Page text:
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Why Your Electrical Outlet Does Not Have Power

If an electrical outlet lacks power, but the rest of the house doesn't, you are probably dealing with a localized problem. Below are common causes of such problems. 

Problems at the Circuit Source

In some cases, you might think an outlet has malfunctioned while, in reality, the problem is elsewhere in the circuit. The problem can be anywhere between the electrical panel (where the outlet gets its power) and the outlet. Some examples include:

Malfunctioning GFCI

The ground-fault circuit interrupter (GFCI) shuts off power in case of an electrical leakage through the grounding cable. The shutdown is necessary to prevent electrical hazards due to ground leakage. However, a malfunctioning GFCI might deny your outlet power without a ground fault.

Blown Fuse

Some circuits use fuses for protection against electrical hazards in case of overcurrent. The fuse blows out and requires replacement wherever there is a significant fault. You won't have power at the outlet until you replace a blown fuse.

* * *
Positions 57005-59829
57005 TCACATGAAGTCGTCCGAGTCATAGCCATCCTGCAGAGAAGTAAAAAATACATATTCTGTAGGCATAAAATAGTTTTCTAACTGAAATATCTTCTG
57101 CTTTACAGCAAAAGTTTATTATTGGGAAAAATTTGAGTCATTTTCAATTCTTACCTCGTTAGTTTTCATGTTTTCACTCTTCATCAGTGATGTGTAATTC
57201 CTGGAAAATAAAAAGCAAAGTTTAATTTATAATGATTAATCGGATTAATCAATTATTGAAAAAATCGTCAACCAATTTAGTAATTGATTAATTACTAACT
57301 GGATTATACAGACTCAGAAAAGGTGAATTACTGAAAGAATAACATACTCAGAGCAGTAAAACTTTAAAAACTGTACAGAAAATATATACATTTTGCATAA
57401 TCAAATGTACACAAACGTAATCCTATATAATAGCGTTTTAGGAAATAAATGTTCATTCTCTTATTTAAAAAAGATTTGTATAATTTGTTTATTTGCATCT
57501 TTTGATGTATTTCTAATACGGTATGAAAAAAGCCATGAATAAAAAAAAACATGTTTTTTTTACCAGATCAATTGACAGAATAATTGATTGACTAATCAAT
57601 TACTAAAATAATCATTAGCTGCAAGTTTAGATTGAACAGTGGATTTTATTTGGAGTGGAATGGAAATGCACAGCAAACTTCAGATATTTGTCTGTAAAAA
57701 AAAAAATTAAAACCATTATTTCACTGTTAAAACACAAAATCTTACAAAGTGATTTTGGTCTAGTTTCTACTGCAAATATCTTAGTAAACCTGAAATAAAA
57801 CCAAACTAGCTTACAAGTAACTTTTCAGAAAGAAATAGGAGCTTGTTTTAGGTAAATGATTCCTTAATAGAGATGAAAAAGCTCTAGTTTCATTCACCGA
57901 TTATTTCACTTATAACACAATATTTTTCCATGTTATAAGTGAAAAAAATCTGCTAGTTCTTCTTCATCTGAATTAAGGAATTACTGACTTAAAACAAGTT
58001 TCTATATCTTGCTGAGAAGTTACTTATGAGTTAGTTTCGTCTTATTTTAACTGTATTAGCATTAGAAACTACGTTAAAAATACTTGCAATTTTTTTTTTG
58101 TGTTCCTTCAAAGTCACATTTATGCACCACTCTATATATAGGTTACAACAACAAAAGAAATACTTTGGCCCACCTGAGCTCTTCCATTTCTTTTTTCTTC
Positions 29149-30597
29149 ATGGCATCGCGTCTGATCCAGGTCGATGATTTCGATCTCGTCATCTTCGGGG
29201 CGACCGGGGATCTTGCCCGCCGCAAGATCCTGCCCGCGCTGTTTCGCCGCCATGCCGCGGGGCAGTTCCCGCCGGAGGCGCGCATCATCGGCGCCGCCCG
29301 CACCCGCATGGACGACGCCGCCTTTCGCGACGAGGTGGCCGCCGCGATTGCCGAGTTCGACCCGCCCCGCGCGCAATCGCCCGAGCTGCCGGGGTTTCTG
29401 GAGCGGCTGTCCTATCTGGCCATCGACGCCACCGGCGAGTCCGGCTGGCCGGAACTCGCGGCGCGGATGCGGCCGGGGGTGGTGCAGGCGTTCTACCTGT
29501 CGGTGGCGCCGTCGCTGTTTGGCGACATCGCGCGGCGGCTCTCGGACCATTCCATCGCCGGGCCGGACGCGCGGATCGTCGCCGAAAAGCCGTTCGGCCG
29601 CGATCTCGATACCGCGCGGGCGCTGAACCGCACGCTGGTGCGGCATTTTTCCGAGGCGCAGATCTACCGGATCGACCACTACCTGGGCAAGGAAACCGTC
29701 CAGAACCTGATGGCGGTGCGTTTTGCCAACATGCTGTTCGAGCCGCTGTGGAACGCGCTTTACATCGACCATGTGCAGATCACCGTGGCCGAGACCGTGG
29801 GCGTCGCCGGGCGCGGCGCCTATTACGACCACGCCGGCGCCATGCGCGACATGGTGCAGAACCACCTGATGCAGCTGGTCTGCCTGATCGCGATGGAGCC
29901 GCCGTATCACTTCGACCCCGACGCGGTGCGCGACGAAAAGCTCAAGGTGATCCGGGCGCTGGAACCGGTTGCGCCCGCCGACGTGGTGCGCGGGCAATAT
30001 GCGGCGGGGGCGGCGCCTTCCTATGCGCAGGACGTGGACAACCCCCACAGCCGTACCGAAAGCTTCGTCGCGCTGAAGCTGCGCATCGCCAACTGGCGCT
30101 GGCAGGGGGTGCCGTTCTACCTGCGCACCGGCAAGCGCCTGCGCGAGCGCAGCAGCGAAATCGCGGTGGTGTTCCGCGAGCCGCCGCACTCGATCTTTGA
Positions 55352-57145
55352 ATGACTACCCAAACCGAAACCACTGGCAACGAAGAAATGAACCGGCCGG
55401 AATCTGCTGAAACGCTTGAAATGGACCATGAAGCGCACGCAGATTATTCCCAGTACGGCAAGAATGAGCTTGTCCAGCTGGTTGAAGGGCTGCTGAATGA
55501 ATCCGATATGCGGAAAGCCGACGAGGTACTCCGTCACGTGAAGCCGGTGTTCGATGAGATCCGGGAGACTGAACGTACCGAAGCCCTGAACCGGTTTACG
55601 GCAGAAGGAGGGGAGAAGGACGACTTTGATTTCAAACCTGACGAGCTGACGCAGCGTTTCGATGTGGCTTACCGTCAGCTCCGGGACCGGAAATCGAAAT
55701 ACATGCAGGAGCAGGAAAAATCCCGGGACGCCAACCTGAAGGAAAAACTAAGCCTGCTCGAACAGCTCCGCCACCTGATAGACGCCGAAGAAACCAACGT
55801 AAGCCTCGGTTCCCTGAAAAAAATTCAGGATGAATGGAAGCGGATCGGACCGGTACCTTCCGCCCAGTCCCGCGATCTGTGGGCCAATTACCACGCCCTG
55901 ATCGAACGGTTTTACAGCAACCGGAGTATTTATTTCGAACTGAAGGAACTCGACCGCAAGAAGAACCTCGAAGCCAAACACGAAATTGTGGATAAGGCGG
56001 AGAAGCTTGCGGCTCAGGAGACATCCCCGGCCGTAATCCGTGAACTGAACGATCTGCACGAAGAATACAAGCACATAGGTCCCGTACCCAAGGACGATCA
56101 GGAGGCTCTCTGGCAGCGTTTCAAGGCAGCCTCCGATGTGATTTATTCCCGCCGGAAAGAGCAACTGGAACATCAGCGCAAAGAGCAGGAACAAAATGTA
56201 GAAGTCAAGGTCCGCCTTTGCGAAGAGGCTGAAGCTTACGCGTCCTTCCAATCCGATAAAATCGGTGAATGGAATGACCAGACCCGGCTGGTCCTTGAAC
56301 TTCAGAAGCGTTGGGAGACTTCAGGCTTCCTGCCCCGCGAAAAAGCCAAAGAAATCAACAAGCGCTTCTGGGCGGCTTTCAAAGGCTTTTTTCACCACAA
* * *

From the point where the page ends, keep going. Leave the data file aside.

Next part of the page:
Tripped or Damaged Circuit Breaker

Circuit breakers, which trip or cut off electricity in case of electrical faults, have replaced fuses in many places. Unlike a fuse, you don't replace the circuit breaker if it trips; you just reset it. You won't have power at the affected outlet until you reset the circuit breaker. A malfunctioning circuit breaker means no power even without fault in the circuit.

Problems at the Outlet

Sometimes, the problem is not with the circuit but with the outlet itself. Below are examples of such cases.

Burned Out Wires

The electrical connections inside the outlet can burn out if they overheat. For example, overheating might happen due to an electrical fault within the outlet or circuit. A hike in voltage short circuit can also overheat the outlet wires. Once the wires burn out, the outlet's circuit won't complete, and it won't have power.

Loose Wires

Wear can loosen electrical connections inside an outlet. For example, many outlets have connections between electrical wires and screws or contacts that can loosen over time due to thermal expansion and contraction. The loosening interferes with electrical continuity and denies the outlet fire.

Broken Switch

Many electrical outlets have switches that you use to open and close the circuit. A damaged switch might be stuck in the open position where electricity doesn't flow.

DIY electrical repair is usually not advisable. Unless the problem is simple, like a tripped breaker, you need a professional electrician to diagnose and fix it. 

Contact a local electrician to learn more.